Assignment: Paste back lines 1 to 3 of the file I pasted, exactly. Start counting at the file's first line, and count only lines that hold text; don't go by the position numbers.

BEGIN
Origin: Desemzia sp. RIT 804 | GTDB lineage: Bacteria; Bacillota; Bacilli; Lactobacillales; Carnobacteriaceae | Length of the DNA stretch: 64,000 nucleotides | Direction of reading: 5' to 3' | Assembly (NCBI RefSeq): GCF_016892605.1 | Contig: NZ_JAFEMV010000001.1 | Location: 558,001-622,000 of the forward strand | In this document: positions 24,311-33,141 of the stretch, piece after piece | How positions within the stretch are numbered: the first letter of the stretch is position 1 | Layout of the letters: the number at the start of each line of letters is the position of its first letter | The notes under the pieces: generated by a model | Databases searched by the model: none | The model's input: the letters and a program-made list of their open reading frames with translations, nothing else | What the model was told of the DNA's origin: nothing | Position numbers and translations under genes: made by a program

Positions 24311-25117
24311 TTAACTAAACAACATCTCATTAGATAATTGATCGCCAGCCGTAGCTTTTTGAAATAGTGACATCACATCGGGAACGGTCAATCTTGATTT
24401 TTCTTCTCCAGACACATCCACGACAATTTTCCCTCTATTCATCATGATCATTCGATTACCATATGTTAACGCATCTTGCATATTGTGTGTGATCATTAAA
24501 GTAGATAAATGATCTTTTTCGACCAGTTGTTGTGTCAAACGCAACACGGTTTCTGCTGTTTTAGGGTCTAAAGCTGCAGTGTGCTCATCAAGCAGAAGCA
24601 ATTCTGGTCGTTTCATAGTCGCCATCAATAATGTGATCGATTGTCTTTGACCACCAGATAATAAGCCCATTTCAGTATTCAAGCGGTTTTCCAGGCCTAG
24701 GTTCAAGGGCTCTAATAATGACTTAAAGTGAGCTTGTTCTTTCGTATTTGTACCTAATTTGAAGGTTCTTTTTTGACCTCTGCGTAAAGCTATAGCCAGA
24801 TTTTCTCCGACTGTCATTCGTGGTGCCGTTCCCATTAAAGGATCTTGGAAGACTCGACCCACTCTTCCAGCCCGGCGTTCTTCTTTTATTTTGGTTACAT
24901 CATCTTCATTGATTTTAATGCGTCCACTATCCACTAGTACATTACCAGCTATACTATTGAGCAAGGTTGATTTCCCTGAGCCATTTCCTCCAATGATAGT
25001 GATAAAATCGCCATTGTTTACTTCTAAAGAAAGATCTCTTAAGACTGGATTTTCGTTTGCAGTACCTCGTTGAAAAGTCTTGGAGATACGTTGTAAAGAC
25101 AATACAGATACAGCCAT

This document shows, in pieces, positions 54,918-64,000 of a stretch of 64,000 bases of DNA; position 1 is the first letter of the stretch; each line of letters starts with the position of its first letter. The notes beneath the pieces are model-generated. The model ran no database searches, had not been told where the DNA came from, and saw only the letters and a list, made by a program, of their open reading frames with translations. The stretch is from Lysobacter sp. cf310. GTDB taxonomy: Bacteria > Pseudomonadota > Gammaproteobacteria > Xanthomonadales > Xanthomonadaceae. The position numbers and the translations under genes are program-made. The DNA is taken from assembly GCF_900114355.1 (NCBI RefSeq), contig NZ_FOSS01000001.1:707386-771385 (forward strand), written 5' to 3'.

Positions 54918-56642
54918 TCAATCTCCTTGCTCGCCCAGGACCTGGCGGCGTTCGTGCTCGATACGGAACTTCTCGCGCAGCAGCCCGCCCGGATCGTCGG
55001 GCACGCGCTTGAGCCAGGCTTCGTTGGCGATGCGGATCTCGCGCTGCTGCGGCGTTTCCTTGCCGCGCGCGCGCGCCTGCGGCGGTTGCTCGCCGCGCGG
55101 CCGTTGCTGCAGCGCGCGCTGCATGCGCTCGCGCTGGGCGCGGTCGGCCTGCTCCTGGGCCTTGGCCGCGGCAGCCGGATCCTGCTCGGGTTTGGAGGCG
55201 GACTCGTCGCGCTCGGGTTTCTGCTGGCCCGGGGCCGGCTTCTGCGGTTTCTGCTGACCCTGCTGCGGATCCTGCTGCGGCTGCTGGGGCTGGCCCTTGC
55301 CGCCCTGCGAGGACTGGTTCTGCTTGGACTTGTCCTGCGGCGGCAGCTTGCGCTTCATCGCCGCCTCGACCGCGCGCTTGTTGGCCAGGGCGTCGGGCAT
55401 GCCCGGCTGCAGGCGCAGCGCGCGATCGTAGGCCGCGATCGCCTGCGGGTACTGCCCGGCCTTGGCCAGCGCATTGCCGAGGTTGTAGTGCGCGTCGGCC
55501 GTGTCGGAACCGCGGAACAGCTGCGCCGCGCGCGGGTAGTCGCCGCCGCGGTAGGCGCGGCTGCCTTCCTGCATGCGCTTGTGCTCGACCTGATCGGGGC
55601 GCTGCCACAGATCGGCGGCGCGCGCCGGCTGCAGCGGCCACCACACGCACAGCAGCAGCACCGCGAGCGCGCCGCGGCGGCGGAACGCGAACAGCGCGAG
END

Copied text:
Origin: Desemzia sp. RIT 804 | GTDB lineage: Bacteria; Bacillota; Bacilli; Lactobacillales; Carnobacteriaceae | Length of the DNA stretch: 64,000 nucleotides | Direction of reading: 5' to 3' | Assembly (NCBI RefSeq): GCF_016892605.1 | Contig: NZ_JAFEMV010000001.1 | Location: 558,001-622,000 of the forward strand | In this document: positions 24,311-33,141 of the stretch, piece after piece | How positions within the stretch are numbered: the first letter of the stretch is position 1 | Layout of the letters: the number at the start of each line of letters is the position of its first letter | The notes under the pieces: generated by a model | Databases searched by the model: none | The model's input: the letters and a program-made list of their open reading frames with translations, nothing else | What the model was told of the DNA's origin: nothing | Position numbers and translations under genes: made by a program

Positions 24311-25117
24311 TTAACTAAACAACATCTCATTAGATAATTGATCGCCAGCCGTAGCTTTTTGAAATAGTGACATCACATCGGGAACGGTCAATCTTGATTT